Update item information
Title The Bandit Invincible: The Story of the Outlaw Butch Cassidy
Subject Criminals; History
Spatial Coverage Wayne County (Utah); Wyoming
Personal Names Cassidy, Butch (1866-?); Sundance Kid; Logan, Harvey
Description Historical account of Butch Cassidy's exploits
Creator Phillips, William T.
Publisher Rocky Mountain House Press
Contributors Dullenty, Jim; Baker, Pearl
Date Digital 2004-07-09
Date 1986
Type Text
Format application/pdf
Format Creation Scanned at 400ppi on an Epson Expression 1630XL flatbed scanner. Files saved as uncompressed TIFF and re-sized to JPEG using PhotoShop CS.
Source Original booklet: The Bandit Invincible: The Story of the Outlaw Butch Cassidy
Language eng
Rights Management Digital image copyright 2004, Green River Public Library. All rights reserved.
Holding Institution Green River Public Library, 85 South Long St., Green River, UT 84525
Source Physical Dimensions 66 p. : ill., ports. ; 30 cm.
Scanning Technician Nima Rakhsha
Metadata Cataloger Denice Hoffman
ARK ark:/87278/s6t43szj
Setname gr_pbb
Date Created 2005-03-18
Date Modified 2005-03-18
ID 317865
Reference URL

Page Metadata

Description He went to the Milk River Country, Billings and Miles City, where he spent most of the winter. He went back through Lander to face trial on July 12 and was convicted of cattle thievery and Hinton was never tried and was set free for some reason but it was soon learned that it was Judge Brenton's money that went Hinton's bail. And it was he who planted the sleepers as bait at Trout Creek. Hinton had asked for a separate trial and was granted one. Cassidy's trial came first and a special jury was picked. No one was entitled to a maverick unless they owned ten head of cattle or more and Cassidy had none, of course. Judge Blake, who was presiding judge, gave him to years in the state pentitentiary at Laramie City and Hinton1s case was dismissed for lack of evidence. And Butch was the goat in the deal and innocent of the trap he was placed in. The sheriff was a friend of Butch1s, along with many others, and Butch went willingly without chains along with Sheriff Orson.* The sheriff treated Butch as a companion traveler. And no one suspected him of being the Hole-in-the-Wall1s leader of the Wild Bunch who had been captured and sentenced to prison as they had no word in the paper. Orson recommended Butch very highly to the warden at the pen, Warden Adams. It was not until the cell door was closed on Butch that he realized that he was really in prison. He was then completely broken. He was allowed a cell-mate in a few days and later was taken to the yard for exercise. He was always an obedient prisoner and gave no trouble to anyone. He had money and was allowed to buy books, paper, candy or tobacco or anything he want- ed. About the 15th of February, 1895, a guard came and summoned Cassidy to the office. His caller was Judge Brent whose fault it was that Cassidy was there. The judge offered his appology and wanted to shake hands and told Butch he would talk with the governor to release him. Butch refused the handshake. [He] also told the judge he would get even with him "if it is the last act I ever do. And when I shake hands with a man, he must be a gentleman." This was new to the judge for he was used to people begging him for favors. So the judge and Governor Richards, being good friends and stockmen, Cassidy was released from prison April 1, 1895.** Cassidy had served seven months of his sentence and he was pardoned. The shock was almost as bad as when the prison doors closed on him. He was allowed to bid the other prisoners "good-bye," as well as the guards and warden. He held no animosity against anyone connected with the prison. They had all been good to him and respect- ed his straight-forwardness. He went to Lander and found his friends had lost no respect for him [or] confidence in him and [they] showed him the best of time. Hinton was not in town but was nicely located on a stock farm and was very friendly with the stockmen.*** Butch1s old friend, the sheriff, asked him what he wanted to do and he said "I want to go straight if they will let me. It was the stockmens1 move and if they move in the wrong direction I will give them plenty to chase me for." He went to Lost Cabin and then to Powder River and he soon found he was on the "black list" right in earnest. Every place he went, there were no hands wanted. He then went to Badwater country and found out there by friends who had just come from Lander that a certain man in the Sweetwater country had sworn out a warrant for his arrest for stealing fifty head of horses about five years previous to his release from the pen. *The man's name was Orson Grimmett, sheriff of Fremont County. **Phillips used names such as "Judge Brenton" and "Judge Brent" whose existence can- not be confirmed. There was a Judge J. W. Blake in Laramie City but so far as is known he had nothing to do with Cassidy's case. Prison records show Cassidy was pardoned on January 19, 1896. It's possible he could have been released earlier. ***An 1896 Lander city directory shows Al Hainer working at a livery stable and living in the Cottage Home Hotel that year. -10-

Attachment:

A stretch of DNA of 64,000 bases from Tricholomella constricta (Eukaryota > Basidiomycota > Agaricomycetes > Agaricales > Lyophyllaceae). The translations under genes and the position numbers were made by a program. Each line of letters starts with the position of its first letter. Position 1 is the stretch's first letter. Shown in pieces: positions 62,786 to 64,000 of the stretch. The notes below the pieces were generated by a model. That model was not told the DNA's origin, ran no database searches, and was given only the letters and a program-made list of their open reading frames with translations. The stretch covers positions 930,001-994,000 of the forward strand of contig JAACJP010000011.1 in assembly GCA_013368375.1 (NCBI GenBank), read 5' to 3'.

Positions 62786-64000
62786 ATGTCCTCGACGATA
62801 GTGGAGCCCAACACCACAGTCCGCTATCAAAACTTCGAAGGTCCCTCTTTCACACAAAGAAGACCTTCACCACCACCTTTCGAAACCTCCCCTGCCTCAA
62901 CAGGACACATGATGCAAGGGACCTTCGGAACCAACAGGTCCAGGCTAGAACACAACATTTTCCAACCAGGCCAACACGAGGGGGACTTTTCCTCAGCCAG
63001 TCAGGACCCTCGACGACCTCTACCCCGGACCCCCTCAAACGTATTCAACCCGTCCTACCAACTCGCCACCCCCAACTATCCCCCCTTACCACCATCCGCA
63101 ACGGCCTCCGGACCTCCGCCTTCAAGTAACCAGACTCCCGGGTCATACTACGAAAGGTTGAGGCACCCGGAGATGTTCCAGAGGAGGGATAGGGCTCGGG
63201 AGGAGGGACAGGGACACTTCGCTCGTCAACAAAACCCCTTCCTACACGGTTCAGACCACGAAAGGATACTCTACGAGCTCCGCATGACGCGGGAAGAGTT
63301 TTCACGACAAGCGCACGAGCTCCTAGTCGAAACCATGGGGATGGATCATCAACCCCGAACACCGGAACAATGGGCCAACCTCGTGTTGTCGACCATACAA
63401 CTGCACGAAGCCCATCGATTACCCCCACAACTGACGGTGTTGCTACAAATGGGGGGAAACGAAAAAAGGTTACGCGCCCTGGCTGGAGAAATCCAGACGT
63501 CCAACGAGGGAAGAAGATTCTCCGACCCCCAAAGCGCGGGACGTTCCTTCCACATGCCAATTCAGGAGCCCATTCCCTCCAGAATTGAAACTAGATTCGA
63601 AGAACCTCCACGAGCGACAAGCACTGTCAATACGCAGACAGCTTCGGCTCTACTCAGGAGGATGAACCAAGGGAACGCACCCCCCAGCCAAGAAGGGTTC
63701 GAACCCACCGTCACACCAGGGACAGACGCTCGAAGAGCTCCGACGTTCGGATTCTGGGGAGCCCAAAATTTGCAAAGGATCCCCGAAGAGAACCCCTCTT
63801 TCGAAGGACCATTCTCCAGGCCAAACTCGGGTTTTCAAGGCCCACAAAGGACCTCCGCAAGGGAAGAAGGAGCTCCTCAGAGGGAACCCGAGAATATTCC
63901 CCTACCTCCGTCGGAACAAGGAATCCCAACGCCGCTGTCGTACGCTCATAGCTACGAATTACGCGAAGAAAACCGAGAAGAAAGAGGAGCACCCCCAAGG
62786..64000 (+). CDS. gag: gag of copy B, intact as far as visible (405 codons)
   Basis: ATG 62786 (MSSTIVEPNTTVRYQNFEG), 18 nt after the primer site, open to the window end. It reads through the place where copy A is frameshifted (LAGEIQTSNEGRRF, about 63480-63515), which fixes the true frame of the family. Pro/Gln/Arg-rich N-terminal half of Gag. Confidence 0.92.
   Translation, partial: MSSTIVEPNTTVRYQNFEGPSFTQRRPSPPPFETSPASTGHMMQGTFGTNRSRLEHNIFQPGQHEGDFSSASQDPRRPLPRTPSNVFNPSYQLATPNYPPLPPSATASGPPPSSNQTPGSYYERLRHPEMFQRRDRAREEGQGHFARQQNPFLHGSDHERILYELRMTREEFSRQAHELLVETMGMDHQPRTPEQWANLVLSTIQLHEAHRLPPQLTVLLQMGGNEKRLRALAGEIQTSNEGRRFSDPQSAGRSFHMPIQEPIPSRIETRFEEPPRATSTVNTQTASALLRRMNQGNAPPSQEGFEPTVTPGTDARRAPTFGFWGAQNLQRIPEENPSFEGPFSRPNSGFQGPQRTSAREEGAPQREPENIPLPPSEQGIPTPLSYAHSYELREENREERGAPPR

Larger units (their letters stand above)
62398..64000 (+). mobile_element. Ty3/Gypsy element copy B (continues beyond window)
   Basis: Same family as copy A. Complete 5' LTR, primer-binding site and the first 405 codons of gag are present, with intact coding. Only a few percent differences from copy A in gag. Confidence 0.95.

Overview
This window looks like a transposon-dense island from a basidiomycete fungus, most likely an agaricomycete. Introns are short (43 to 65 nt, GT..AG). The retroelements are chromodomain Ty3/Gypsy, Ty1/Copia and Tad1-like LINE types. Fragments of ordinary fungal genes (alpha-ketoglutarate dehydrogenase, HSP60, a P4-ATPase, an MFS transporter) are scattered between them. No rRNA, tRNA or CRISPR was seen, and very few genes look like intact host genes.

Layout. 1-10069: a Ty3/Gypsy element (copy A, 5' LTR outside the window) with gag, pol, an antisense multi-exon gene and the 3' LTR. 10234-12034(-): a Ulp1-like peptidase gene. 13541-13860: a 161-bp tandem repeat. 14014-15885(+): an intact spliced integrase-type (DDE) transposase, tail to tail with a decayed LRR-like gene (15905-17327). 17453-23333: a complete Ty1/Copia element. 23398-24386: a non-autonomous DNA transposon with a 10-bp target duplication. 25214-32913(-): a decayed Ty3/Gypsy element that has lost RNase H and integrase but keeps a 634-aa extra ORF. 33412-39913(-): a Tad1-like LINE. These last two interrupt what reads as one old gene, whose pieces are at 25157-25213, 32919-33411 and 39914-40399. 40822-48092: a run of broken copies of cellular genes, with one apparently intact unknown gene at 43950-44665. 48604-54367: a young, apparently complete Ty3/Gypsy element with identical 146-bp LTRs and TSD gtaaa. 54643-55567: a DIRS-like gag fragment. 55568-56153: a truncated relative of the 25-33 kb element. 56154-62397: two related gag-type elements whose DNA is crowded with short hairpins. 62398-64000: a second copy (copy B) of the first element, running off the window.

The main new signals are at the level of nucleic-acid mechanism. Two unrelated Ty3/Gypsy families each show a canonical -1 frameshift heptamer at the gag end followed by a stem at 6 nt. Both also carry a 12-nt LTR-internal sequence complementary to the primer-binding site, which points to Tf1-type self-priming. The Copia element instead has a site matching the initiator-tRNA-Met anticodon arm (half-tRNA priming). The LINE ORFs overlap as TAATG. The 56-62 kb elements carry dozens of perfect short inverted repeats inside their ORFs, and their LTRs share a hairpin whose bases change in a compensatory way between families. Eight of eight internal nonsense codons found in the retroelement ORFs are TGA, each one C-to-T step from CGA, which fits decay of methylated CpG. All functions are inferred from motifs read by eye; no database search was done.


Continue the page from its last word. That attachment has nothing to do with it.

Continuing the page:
Format application/pdf
Identifier 015_GRL_BANDIT_PAGE10.JPG
Source Original booklet: Pearl Baker: Interviewed by John McFarlane
Setname gr_pbb
Date Created 2005-03-18
Date Modified 2005-03-18
ID 317808
Reference URL